kids
Kenia Bran and her two children fled Honduras after gang members killed her husband.
Credit:

Akiko Fujita

Four-year-old Michelle shuffles through her "homework" and shows off her coloring. She has been in the US for only two months, but already seems right at home here and in preschool. “I really like it, I like school,” she says.

Her mother, Kenia Bran, says life in Los Angeles is a big switch for Michelle and her 11-year-old brother, Marvin. They are safe now, out of Honduras. Their journey started after Bran’s husband and her uncle witnessed a murder there.

Criminals, looking to silence any onlookers, killed Bran's uncle and then threatened her husband. Bran says he sought asylum in the US, but his request was repeatedly denied. Three months after he returned home, he was found murdered on the family’s front porch, shot 17 times.

“They killed my husband, then threatened us,” she says. “We had to leave.”

Now, after being smuggled north and getting detained at the US border temporarily, the family is in Los Angeles with Bran’s mother, who moved to the US years ago. Even as they try to find a way to stay in the US legally, one thing is clear: The kids need to be in school.

Debra Duardo, director of Health and Human Services at the Los Angeles Unified School District, says stories like Bran's are all too familiar in the city. Duardo has worked for the district for years, but has never encountered such a wave of students arriving with such violent pasts.

“In all the crises I’ve dealt with in this district — and as a social worker myself — I’ve never experienced such extreme disregard for human life and such violence,” she says.

Duardo estimates that roughly 1,000 new students from Central America — mostly from Honduras, Guatemala and El Salvador, where gangs sometimes control entire neighborhoods and towns — have enrolled in her district since school started in August.

It’s tough to get an exact count of the new Central American students who arrived alone or are with family and are in the process of gaining legal status. “We don’t ask, ‘Are you documented? Are you undocumented?’” Duardo says. “Wherever you come from, our goal as a district is to educate any child of school age that comes to us.”

Duardo says the sheer number of new students is one challenge, but schools also have to deal with the language issues and emotional trauma that come with the new arrivals. “We’ve talked to middle school-aged girls who have talked about sexual violence, being pregnant,” she says. “I had a 13-year-old boy tell me he witnessed another boy his age being decapitated.”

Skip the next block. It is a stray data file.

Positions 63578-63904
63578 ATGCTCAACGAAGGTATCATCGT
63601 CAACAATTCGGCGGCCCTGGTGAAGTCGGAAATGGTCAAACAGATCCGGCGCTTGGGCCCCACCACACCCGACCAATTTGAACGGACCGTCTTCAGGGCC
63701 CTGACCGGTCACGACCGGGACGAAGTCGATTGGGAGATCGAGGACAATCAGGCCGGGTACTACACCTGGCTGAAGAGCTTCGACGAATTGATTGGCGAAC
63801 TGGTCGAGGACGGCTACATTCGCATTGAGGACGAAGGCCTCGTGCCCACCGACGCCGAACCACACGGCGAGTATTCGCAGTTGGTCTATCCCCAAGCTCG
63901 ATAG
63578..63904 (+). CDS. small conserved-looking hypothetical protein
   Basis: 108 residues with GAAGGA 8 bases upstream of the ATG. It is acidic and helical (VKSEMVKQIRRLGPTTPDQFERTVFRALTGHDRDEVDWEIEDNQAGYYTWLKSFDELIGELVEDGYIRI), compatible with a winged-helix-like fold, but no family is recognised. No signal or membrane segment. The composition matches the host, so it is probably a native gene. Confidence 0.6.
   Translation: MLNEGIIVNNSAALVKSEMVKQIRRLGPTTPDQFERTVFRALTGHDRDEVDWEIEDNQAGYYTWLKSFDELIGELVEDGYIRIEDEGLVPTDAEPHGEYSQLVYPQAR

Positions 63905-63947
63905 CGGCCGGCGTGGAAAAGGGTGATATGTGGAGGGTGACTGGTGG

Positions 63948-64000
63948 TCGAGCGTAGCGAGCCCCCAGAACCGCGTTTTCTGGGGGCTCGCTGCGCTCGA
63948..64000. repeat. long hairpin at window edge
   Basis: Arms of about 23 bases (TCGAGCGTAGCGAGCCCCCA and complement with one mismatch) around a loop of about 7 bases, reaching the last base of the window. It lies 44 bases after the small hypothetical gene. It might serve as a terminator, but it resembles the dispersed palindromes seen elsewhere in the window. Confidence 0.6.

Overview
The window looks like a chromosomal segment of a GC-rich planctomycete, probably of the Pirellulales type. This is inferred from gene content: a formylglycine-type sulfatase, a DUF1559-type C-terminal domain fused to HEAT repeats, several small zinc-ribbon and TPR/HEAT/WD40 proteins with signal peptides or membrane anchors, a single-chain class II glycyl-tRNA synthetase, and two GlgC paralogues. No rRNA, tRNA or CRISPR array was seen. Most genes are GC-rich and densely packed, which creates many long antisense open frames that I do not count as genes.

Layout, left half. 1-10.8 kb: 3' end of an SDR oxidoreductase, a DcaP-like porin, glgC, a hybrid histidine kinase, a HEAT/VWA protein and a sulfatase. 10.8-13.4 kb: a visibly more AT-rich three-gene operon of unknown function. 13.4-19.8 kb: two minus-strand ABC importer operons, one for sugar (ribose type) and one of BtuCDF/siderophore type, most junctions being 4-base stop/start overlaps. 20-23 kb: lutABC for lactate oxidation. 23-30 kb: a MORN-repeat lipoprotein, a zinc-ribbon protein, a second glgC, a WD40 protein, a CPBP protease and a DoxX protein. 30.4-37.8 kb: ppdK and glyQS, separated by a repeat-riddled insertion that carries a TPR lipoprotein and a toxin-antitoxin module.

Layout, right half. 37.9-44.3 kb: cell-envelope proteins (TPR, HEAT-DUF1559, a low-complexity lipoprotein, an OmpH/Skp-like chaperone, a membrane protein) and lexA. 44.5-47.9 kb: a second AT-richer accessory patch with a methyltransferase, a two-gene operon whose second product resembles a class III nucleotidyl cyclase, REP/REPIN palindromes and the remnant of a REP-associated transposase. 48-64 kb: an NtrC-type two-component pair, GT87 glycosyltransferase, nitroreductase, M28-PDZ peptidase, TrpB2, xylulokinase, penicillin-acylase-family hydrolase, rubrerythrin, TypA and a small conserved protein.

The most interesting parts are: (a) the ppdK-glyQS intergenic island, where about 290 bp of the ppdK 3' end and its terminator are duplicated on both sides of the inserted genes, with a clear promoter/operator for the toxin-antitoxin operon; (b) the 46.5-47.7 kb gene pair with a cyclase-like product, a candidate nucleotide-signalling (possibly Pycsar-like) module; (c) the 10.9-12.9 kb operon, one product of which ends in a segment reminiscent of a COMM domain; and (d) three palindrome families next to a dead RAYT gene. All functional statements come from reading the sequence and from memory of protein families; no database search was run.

Counselor Leticia López says problems often arise months after the start of the school year, after the initial excitement of living in a new country wears off. Some students suffer from recurring nightmares about their experiences at detention centers; others break into crying spells throughout the day.

It helps that the LA district is already accustomed to receiving immigrant students from around the world. It already has a multilingual counseling center for students and parents.

Michelle, the preschooler, and her older brother, Marvin, don't yet show signs of trauma from the violence they lived through. Marvin says what's tough about living in the US is that "I don’t understand anything.” English is new and that makes school hard.

His mom worries about how her kids are coping with their father's murder. She says she’s trying to keep things positive, giving them photographs of their dad smiling. She wants to stay strong in front of them, even though she collapses when she’s alone in her room.

It will be months before she knows if the family can all stay here legally. Meanwhile, Bran can’t work. She has to wear a black ankle bracelet that monitors her movements.

She says her children are the ones giving her strength, especially when she sees them with a fresh start. Marvin says he’s worried about his relatives back home. But when asked if he has any hope for the future, he immediately answers, “Yes, I do.”

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